· Jesus does not look at statistics but at each of us, one by one. ·

In the Mass at Santa Marta on Tuesday morning, 31 January, Pope Francis focused “amazement of the encounter with Jesus”, the astonishment that overcomes those who look at him and realize that the Lord had already “fixed his gaze” on them.

imgresThe meditation, which focused on the “gaze”, was taken from the Letter to the Hebrews (12:1-4), in which the author, after highlighting the importance of remembrance, invites everyone: “let us run with perseverance … looking to Jesus”. Taking up this suggestion, the Pontiff examined the day’s Gospel passage (Mk 5:21-43) to observe “what Jesus does”.

The most obvious detail is that “Jesus is always in the midst of the crowd”. Francis noted that, in the Gospel passage proposed by the liturgy, the word ‘crowd’ is repeated at least three times. It isn’t an orderly “procession of people”, the Pope stated, with guards forming “a security detail so that the people do not touch him”. It is instead a crowd that envelops Jesus, that is “pressing around him”, and “there he was”. Moreover, “every time Jesus went out, there was a greater crowd”.

Perhaps, Francis said, jokingly, “statistics experts could have published: ‘the popularity of Rabbi Jesus is falling’”. But “he was seeking something else: he was seeking people. And the people were seeking him: the people had their eyes fixed on him and he had his eyes fixed on the people”.

One could argue that Jesus turned his gaze “on the people, on the multitude”. But instead, the Pontiff clarified, he gazed “upon each one”. This is “the particular thing about Jesus’ gaze. Jesus does not depersonalize people: Jesus looks at each one”. The proof is found many times in the Gospel narratives. In the day’s Gospel, for example, we read that Jesus asks: “Who touched me?” when “he was in the midst of those people, who were pressing around him”. It seems curious enough that the disciples “say to him, ‘You see the crowd pressing around you’”! They were disconcerted, the Pope said, trying to imagine their reaction. They must have thought: “Perhaps this man didn’t sleep well. Perhaps he is mistaken”. But Jesus was certain: “Someone touched me!”. In fact, “in the midst of that crowd Jesus realized that the old woman had touched him. And he healed her”. There were “many people” there, but he paid attention to her, “a woman, a little old lady”.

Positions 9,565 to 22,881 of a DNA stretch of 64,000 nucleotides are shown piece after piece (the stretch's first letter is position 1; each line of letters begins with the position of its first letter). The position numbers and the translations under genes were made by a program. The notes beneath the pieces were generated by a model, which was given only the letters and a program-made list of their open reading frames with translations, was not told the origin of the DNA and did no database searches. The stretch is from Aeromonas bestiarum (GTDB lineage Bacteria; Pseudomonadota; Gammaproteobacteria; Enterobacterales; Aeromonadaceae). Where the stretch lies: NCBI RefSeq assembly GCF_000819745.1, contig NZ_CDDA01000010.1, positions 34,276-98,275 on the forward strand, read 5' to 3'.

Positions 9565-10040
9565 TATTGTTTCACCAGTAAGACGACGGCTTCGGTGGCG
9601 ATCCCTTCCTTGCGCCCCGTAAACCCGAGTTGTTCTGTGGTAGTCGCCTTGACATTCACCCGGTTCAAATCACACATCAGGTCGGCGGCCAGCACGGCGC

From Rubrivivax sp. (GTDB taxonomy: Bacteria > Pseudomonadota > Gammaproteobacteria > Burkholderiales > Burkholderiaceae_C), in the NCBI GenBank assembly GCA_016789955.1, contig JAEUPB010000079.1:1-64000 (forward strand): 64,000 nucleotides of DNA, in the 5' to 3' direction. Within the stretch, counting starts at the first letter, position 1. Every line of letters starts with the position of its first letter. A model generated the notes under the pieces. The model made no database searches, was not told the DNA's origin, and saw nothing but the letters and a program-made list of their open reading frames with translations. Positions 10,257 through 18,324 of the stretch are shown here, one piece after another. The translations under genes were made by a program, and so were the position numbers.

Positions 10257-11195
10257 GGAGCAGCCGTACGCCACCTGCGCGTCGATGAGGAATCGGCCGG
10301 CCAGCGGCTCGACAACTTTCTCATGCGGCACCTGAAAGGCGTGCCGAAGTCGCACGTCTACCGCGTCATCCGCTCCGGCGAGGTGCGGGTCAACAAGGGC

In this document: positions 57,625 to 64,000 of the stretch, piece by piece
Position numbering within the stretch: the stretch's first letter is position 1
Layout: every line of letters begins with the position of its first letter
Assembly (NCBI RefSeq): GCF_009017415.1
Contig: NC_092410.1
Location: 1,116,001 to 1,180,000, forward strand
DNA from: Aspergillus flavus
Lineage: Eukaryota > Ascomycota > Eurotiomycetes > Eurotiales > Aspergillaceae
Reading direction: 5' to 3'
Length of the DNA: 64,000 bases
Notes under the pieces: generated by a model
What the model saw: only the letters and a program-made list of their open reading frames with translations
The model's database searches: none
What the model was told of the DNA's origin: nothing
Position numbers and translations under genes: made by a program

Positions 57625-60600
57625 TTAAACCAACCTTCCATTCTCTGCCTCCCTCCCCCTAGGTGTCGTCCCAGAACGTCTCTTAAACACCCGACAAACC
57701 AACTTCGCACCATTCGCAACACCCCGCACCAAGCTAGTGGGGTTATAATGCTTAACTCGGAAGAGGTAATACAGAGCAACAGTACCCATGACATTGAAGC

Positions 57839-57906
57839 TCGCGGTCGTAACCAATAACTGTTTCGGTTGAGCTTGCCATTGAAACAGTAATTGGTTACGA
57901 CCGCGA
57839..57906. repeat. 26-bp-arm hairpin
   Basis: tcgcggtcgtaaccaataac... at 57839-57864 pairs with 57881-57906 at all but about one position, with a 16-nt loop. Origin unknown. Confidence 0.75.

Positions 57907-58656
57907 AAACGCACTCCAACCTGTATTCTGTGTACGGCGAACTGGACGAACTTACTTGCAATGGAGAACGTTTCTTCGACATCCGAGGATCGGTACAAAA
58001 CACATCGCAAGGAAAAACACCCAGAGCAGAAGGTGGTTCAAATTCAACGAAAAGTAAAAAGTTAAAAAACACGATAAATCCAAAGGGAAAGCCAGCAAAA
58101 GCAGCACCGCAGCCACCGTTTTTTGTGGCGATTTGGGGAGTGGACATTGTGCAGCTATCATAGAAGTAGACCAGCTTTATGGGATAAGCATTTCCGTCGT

The Gospel narrative continues with the episode of Jairus, whose daughter they said had died. Jesus reassures him: “Do not fear, only believe”. Thus, as he had said to the woman before, “Your faith has made you well”! In this situation too, Jesus is in the midst of the crowd, with “many people who were weeping, crying out at the deathbed vigil” — in fact, the Pope explained, at that time it was common to “‘hire out’ women to weep and cry there, at the vigil. To feel the pain…”. Jesus says to them: “Be calm. The girl is sleeping”. Perhaps those people, too, “may have thought: ‘This man didn’t sleep well!’”, because “they derided him”. But Jesus enters and “revives the child”. The thing that jumps out, Francis noted it, is that in that confusion, with “the women crying and weeping”, Jesus says “to the father and mother: ‘Give her something to eat!’”. It is the attention to the “small things”; it is “Jesus’ gaze at the small things. Didn’t he have other matters to concern himself with? No, this”.

In spite of the “statisticians who could have said: ‘the popularity of Rabbi Jesus continues to fall’”, the Lord preached for hours and “the people listened to him; he spoke to each one”. And how “do we know that he spoke to each one?”, the Pontiff asked. Because he was aware, he observed, that the girl “was hungry” and he said: “Give her something to eat!”.

The Pontiff continued to give examples, citing the episode of Naim. There too, “there was a crowd following him”. And Jesus sees a funeral procession coming out: a young man, a widowed mother’s only son. Once again the Lord is aware of “the small things”. Among so many people “he goes, stops the procession, revives the young man and gives him back to his mother”.

Again, in Jericho, when Jesus enters the city, there are people “shouting: ‘The Lord lives! Long live Jesus! Long live the Messiah!”. There is a great racket…. A blind man also begins to cry out: and He, Jesus, with the great racket that there was, hears the blind man. The Lord, said the Pope, “is aware of the small things, of the blind man”.

All this is to say that “Jesus’ gaze goes to the great and the small”. He “looks at all of us”, the Pontiff said, but in particular, “he looks at each one of us. He looks at our big problems, our great joys; and he also looks at our small things, because he is near. This is how Jesus looks at us”.

Returning to the narrative thread of his meditation, the Pope recalled that the author of the Letter to the Hebrews recommends that we “run with perseverance” … looking to Jesus”, with our gaze fixed on him. But, Francis asked, “what will happen to us if we do this; if we keep our gaze fixed on Jesus?”. What will happen to us, he said, is what happened to the people after the girl was raised: “They were overcome with amazement”. In fact it so happens that “I go, look at Jesus, walk ahead, fix my gaze on Jesus, and what do I find? That he has fixed his gaze on me”. This makes me feel “great amazement. It is the amazement of the encounter with Jesus”. To experience it, however, one need not fear, “as that little old lady wasn’t afraid to go and touch the hem of his cloak”. Thus, the Pope said, “Let us not be afraid! Let us run along this path, with our gaze always fixed on Jesus. And we will have this beautiful surprise: it will fill us with amazement. Jesus himself has fixed His gaze on me”.

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